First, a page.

At least we can rejoice together that our Lord is risen, and that death is conquered!

    In the peace of Christ,

    – Bryan

  9. sue kephart says

    Happy Easter to you as well. You are correct in saying I agree with some what you are saying but not all. I am involved with indenominational ministries and believe me I have heard allot of much more outraggious claims than what you have put froth by members of other churches.

    I am sure you don’t like it when some Protestants say Roman Catholics aren’t really Christians. They have been taught that by their church. They will explain to me why it is true. I don’t argue I just say, “hum, I know many Roman Catholics who are very profound Christians”.

    When I was in college, I had a Baptist Prof who explained to our class that if you weren’t totally submerged when you were Baptized you would go to Hell when you died. After other Baptists asked him to stop saying that because that wasn’t everyones tradition and he wouldn’t, six Baptists got up and walked out of the class. There was a grade punishment for doing that so it cost them something.

    Whenever I am in a situation where it’s easy just to let it go and not defend fellow Christians I think of them.

    I will let God straighten it out. His ways are to wonderful for me to understand.

  10. Sue,

    Your observation about the college professor should be in the irony thread as well. He’s a Baptist and they tend to not need the physical for salvation and his idea is harsher than even us Catholics. We do allow for God working without using the sacraments. (and consider a baby baptized by a lay woman while in the arms of a rabbi to be valid.)


    Isn’t God marvelous.

  11. Memphis Aggie says

    “We do allow for God working without using the sacraments. (and consider a baby baptized by a lay woman while in the arms of a rabbi to be valid.)”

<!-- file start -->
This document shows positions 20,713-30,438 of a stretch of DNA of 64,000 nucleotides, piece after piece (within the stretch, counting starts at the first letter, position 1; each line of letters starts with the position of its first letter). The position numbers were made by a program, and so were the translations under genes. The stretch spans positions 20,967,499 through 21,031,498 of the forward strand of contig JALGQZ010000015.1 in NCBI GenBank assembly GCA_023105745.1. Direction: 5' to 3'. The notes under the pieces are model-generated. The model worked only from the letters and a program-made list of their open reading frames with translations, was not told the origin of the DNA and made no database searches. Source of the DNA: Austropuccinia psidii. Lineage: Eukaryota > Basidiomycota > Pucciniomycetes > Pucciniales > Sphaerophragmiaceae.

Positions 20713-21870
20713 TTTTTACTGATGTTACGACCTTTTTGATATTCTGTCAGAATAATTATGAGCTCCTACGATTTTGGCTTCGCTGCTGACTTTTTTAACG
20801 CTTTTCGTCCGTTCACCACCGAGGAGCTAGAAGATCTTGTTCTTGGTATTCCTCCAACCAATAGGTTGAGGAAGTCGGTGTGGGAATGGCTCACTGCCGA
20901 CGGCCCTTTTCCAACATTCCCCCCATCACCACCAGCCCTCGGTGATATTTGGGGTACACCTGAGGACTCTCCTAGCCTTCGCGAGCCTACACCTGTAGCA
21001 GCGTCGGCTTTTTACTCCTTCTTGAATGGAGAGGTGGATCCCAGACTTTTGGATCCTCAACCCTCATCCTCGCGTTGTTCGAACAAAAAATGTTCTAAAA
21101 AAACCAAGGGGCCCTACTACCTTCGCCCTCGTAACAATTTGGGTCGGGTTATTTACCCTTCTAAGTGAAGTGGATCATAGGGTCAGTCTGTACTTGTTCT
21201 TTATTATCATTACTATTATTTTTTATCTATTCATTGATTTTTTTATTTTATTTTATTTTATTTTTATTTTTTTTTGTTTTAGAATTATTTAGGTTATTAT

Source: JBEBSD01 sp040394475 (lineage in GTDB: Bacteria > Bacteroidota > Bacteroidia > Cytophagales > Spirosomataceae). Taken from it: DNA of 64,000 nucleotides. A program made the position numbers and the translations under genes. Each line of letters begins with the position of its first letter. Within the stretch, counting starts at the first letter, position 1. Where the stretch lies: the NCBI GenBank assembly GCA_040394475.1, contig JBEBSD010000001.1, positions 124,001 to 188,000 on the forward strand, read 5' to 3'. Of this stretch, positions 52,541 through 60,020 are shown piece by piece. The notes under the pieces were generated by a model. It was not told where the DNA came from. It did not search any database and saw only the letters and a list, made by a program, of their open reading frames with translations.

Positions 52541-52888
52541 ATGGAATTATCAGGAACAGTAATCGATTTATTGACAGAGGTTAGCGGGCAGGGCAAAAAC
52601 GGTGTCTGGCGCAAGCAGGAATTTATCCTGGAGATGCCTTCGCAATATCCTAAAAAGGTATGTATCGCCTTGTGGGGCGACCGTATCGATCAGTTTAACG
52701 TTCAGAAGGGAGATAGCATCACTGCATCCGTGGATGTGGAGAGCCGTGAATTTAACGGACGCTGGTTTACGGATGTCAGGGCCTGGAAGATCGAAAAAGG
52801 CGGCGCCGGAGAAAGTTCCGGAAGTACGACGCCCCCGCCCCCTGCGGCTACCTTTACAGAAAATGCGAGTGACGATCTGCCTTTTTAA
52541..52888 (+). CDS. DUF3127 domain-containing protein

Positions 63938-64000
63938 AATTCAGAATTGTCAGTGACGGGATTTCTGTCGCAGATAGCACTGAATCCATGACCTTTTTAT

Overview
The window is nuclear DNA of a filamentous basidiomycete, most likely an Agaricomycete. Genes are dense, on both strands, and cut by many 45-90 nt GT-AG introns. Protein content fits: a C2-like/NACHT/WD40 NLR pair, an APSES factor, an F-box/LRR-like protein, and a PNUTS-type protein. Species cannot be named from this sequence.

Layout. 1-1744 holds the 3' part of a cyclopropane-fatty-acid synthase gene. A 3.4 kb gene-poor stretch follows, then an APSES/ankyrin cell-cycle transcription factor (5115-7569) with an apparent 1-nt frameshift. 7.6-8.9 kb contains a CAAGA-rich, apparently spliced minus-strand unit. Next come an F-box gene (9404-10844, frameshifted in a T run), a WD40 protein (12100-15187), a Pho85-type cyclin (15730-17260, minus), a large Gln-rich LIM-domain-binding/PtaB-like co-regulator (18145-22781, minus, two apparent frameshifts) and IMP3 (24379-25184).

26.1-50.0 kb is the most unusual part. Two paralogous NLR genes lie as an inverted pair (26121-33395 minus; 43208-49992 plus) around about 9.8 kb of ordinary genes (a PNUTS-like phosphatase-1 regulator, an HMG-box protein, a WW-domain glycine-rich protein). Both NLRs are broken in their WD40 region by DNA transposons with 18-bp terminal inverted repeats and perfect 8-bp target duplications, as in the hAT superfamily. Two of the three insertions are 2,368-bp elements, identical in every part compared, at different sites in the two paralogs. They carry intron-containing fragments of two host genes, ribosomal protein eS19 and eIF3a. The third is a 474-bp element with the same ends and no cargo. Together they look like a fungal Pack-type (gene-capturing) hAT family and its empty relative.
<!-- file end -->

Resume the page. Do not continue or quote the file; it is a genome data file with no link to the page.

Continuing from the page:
Your example doesn’t work. Baptism is a sacrament requiring both proper form and proper intent. It just doesn’t require a priest to take effect. How is that an example of God working without the sacraments?

    Not that I don’t agree with your main point – God is not at all limited to the sacraments. However the sacraments are revealed as beneficial graces, while other graces beyond the “visible boundaries” of the Church are extraordinary, novel and complete mysteries.

  12. “Bill: Thanks for the laugh. How true that the pacifists do not have blood on their hands.”

    This is not entirely self-evident. A case could be made that extreme pacifism encourages aggression, resulting in increased bloodshed.

    I don’t want to start picking on the Anabaptists now because I agree with Michael’s concept of a larger unity. But I think that the question of whether one is responsible for the shedding of blood is not identical to the question of whether one has personally taken up arms.

    Besides that, I’m sure there have been some pacifist Christians who have violated their beliefs, who ought not be disowned by their pacifist brethren.